The development of connectivity and self-driving cars are making vehicles, especially heavy vehicles such as trucks, more vulnerable to cyber risks. Connectivity is changing the way we used to operate and manage the truck fleet. Fleet managers are now relying more and more on connected technology to, for example, improve the trucks’ uptime, safety, fuel efficiency, and tracking. However, this technology has also introduced new cybersecurity vulnerabilities to the commercial fleet. Due to the extensive connected features, the heavy commercial vehicles are more vulnerable than passenger vehicles. “Heavy vehicles have more avenues for remote access than light vehicles”, says Urban Jonson, chief technology officer for the National Motor Freight Traffic Association.

 

While the security concerns arise, the SK Telecom is bringing the world the Quantum Encryption Gateway that is supposed to make driving cars unhackable. The company claimed that the solution is an integrated security device developed together with South Korean controller maker GINT. The solution will be used to secure various systems in the vehicle, for example, V2X and Bluetooth communication systems, driver assistance, radar, and smart keys.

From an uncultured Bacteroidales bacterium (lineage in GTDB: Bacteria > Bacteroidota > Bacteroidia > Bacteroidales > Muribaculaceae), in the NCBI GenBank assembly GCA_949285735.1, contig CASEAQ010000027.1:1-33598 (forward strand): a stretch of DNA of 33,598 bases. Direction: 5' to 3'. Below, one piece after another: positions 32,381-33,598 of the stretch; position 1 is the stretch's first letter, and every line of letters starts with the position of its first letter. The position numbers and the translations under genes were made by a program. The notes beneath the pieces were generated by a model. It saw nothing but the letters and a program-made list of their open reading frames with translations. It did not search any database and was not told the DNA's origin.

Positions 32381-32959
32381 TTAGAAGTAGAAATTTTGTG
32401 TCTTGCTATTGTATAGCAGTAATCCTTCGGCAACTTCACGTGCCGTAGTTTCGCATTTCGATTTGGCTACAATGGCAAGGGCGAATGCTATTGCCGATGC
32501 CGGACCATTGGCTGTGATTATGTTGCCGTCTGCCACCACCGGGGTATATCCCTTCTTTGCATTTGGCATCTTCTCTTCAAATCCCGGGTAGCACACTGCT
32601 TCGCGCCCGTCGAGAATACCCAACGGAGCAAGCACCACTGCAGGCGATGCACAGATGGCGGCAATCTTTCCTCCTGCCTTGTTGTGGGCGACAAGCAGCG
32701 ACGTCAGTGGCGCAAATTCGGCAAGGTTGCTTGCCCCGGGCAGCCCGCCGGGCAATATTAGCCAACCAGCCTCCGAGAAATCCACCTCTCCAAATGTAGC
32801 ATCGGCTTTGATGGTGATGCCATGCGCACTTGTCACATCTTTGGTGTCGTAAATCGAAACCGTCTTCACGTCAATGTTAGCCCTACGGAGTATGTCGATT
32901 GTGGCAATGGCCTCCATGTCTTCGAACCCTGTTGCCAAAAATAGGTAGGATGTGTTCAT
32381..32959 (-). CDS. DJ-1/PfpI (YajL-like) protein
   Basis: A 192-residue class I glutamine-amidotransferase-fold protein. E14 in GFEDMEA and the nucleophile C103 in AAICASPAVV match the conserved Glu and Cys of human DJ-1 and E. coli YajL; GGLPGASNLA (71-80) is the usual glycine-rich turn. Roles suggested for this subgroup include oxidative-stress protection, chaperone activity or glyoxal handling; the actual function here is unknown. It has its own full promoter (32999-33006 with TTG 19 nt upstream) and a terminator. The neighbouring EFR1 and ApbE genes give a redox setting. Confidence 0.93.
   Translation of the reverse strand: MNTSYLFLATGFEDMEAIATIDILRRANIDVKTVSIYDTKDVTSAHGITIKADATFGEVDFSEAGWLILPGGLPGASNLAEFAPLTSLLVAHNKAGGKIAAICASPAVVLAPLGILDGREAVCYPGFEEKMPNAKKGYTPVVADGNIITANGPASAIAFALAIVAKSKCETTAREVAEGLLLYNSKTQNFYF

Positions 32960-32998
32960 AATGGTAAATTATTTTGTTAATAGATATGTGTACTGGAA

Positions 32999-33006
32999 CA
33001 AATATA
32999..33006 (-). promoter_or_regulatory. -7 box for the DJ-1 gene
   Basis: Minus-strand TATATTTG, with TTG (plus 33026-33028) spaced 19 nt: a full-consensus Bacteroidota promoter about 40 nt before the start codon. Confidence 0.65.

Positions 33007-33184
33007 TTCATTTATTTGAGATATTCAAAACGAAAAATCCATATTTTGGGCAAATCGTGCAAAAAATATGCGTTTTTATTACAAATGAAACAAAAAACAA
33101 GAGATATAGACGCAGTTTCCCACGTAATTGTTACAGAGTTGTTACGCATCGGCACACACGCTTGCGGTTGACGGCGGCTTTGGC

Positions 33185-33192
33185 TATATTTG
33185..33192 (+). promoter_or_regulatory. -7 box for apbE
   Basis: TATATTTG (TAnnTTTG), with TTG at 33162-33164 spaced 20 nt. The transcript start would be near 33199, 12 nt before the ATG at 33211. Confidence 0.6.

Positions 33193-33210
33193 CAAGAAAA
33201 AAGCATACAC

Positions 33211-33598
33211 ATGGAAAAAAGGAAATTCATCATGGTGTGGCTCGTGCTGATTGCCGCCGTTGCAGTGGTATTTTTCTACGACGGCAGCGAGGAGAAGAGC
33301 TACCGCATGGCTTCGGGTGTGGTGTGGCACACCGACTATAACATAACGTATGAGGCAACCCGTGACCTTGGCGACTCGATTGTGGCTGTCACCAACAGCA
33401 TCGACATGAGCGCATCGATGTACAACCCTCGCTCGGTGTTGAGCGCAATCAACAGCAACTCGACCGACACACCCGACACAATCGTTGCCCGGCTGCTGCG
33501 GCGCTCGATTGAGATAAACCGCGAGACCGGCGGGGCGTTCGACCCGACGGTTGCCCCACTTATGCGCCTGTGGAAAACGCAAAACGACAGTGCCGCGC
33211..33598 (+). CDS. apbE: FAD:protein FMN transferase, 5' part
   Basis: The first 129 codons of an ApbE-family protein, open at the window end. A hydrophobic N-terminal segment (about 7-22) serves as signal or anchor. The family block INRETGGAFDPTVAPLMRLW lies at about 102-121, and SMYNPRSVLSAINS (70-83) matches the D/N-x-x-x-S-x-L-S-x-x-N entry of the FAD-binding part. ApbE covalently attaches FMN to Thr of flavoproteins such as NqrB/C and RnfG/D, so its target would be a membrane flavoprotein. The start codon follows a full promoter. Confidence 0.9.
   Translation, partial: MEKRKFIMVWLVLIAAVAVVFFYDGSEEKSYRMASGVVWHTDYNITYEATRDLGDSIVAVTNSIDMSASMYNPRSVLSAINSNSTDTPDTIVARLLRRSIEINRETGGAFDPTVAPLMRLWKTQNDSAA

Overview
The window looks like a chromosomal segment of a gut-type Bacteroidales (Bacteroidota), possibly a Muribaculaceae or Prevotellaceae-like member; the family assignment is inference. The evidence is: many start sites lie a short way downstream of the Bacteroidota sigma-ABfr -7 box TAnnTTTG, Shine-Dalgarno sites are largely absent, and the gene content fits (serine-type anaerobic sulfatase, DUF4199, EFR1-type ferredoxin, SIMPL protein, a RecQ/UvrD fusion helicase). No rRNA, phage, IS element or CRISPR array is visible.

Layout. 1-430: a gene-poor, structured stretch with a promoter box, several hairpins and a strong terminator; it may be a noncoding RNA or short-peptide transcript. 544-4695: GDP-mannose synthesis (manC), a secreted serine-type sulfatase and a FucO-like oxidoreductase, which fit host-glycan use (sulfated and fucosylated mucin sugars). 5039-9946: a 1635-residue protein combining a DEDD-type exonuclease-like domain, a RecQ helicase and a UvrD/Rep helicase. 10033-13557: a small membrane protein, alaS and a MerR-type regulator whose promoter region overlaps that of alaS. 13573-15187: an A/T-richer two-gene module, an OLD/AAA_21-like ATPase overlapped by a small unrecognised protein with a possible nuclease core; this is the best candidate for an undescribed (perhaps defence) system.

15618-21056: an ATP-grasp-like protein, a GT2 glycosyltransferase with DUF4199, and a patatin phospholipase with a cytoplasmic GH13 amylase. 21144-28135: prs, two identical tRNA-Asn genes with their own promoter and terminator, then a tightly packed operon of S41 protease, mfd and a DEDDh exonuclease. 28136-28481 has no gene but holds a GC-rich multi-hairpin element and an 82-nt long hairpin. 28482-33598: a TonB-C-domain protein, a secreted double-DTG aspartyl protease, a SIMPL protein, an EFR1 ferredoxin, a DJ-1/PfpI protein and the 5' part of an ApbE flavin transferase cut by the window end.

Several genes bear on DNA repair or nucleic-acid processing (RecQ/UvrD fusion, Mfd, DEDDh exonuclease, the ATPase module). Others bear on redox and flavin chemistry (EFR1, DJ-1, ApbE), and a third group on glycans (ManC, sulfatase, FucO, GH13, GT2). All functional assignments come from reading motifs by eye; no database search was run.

At the same time, a new vehicle cybersecurity rating scheme is close to its birth. The 5StarS consortium is seeking feedback from automotive manufacturers, governments and insurer to consolidate a paper on establishing an assurance framework to assess the cybersecurity level of vehicles. 5StarS aims to carry out an assurance framework that underpins the future assessments of the cybersecurity capabilities of new vehicles and how resilient they are to attacks. The framework includes meeting requirements of emerging regulation and standards such as ISO/SAE 21434 while carrying out a vulnerability assessment and proposes a “consumer-facing risk rating system”.

 

Written by Anne Faxér, RISE. 

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